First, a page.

Small Scale > Dragon Models Limited 1/72 scale Armor Pro Series Kit No. 7396; Churchill Mk. III
Churchill Mk. III
Dragon, 1/72 scale
Reviewed by Cookie Sewell
|Stock Number and Description
||Dragon Models Limited 1/72 scale Armor Pro Series Kit No. 7396; Churchill Mk. III
|Media and Contents:
||74 parts (72 in grey styrene, 2 DS Plastic track runs)
||pre-order price US$17.95 via Dragon USA Online
||Nice, new kit of this old favorite in this scale; simple but effective design of complex suspension solves many problems
||Nothing major noted other than no etched brass, which will disappoint some
|| Highly Recommended for all British and Commonwealth armour fans
The Churchill has always been an interesting vehicle for being as large and bulky as it was but carrying relatively light armament. The Soviets were not happy with it as it was a heavy tank to them armed like a light tank. But it served its purpose with Commonwealth forces and was primarily an infantry support vehicle. The Mark III version was the first large-scale production model and upgunned from the 2-pdr to a more useful 6-pdr.
Years ago many of us who started out in small scale fell afoul of the Airfix Churchill Mk. VII kit, which had one of the most frustrating suspensions to assemble of any kit extant at the time. Coupled with its stiff vinyl tracks (which in their original silver production type also ate into the styrene plastic and ruined the model) it was nearly impossible to get a nice looking effort. A later effort from Hasegawa in 1/72 was much better but still left something to be desired.
DML is now releasing a series of 1/72 scale Churchill kits and the first one to market is the Mark III. This is the welded turret 6-pdr variant and the kit comes with a few extra bits as well, such as the auxiliary fuel tank and four “flimsies” at the rear of the hull. Both turret hatches are of the optional position variety and the commander’s cupola may be rotated with a bit of work, but the other four hull hatches are molded in place.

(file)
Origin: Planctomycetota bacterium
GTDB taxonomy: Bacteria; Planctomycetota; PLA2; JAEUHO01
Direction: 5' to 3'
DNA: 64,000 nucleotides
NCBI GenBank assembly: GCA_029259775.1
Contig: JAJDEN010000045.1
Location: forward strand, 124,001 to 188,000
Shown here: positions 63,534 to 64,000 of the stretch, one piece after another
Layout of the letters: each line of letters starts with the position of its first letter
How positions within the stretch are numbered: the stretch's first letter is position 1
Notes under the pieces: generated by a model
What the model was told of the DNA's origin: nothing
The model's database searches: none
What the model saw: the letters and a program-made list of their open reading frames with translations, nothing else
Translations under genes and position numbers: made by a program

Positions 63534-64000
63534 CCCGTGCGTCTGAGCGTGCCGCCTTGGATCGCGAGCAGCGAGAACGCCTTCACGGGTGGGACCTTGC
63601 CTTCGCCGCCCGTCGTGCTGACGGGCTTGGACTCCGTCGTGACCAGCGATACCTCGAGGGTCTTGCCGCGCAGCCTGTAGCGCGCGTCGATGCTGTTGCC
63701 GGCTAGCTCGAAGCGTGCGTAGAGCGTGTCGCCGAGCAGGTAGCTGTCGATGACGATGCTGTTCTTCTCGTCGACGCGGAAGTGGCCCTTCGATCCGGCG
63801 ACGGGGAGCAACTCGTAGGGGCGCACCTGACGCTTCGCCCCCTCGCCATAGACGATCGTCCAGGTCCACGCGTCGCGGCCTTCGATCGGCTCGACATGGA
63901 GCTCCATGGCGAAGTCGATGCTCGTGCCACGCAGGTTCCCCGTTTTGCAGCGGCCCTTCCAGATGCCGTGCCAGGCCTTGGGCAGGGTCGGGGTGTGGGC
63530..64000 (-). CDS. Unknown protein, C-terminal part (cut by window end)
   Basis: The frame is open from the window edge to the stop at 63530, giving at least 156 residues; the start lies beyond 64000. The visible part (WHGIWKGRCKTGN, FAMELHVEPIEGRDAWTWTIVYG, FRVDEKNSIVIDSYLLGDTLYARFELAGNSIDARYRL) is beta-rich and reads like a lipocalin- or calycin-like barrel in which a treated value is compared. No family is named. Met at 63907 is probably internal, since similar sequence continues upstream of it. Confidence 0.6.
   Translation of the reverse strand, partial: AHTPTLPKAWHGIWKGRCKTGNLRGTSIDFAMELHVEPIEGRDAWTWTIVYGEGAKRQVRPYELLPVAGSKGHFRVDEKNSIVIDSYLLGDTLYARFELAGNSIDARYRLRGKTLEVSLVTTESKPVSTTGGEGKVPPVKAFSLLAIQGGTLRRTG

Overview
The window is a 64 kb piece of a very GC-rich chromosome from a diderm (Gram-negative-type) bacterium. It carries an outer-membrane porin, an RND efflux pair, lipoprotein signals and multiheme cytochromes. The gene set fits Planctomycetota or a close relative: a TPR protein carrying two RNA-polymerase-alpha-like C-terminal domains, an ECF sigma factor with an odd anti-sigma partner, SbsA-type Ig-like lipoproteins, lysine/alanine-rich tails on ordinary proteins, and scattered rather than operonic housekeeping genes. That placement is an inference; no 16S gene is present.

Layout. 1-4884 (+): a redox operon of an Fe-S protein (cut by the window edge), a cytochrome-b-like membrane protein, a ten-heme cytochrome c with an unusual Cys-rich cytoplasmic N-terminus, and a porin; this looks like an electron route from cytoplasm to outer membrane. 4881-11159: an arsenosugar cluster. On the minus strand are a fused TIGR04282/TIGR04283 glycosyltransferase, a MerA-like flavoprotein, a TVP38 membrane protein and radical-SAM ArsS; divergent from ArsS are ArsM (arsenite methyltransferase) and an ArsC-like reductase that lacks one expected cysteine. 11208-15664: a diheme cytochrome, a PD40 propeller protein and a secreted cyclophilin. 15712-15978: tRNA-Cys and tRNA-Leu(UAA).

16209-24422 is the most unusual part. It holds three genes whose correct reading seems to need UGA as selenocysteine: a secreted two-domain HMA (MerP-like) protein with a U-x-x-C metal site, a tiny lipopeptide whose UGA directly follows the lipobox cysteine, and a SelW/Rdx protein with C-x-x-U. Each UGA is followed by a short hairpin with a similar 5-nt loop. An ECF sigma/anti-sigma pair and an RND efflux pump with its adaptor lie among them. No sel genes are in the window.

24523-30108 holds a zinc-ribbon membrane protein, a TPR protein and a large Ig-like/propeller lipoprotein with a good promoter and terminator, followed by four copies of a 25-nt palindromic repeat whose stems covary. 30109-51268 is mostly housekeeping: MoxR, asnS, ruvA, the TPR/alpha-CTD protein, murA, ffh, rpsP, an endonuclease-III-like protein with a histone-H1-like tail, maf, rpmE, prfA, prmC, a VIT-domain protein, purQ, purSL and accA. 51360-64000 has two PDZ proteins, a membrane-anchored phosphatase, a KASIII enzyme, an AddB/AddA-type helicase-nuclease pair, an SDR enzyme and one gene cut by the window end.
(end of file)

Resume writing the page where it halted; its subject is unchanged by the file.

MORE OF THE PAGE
The kit is rather brilliantly designed with a slide molded hull pan that even includes see-through vents at the rear. The entire lower suspension runs on both sides consist of but two parts, but still capture the right look of the spring bogie assemblies and rimmed wheels. Separate drivers and idlers complete the suspension.
The turret is an inverse of most kit turrets, with the base and sidewalls as one piece and the roof separate. An antenna base is provided (A9) but no antenna recommendations are included for it. No interior is provided other than both the hull and turret Besa machine guns being complete.
This is one of the later DML DS Plastic track kits where DML indicates the proper length for the tracks is 205mm and advises stretching or cutting them to fit. I have had good luck with cementing the DS Plastic together so anyone should be able to get a good fit.
Three finishing options are listed: 145th Regiment, Royal Armoured Corps, 21st Tank Brigade, Tunis 1943 (pink sand over brown-green); “Bill”, Canadian Army, Operation “Jubilee”, Dieppe, France 1942 (brown-green with red/white/red flashes and T number); and “Betty”, Canadian Army, Operation “Jubilee”, Dieppe, France 1942 (brown-green with red/white/red flashes and T number). A sheet of Cartograf decals is provided. However, while no expert on British and Canadian markings either the markings and finishing options seem wrong or the designations of the units seem wrong, and the Canadian equipment is not shown as per most photos of the operation with extended exhausts and other specific fittings.
Overall, the model itself is a gem and should be popular with Commonwealth armour fans.
A 39 Drivers, idlers, forward and side hull details
B 16 Hull sponson outer halves, road wheel assemblies, gun barrel
D 15 Turret, engine deck, details
X 1 Upper hull
Y 1 Lower hull/inner sponson halves
Z 2 DS Plastic track runs
Freddie Leung for the review sample.
Page Created 18 March, 2012
Page Last Updated
18 March, 2012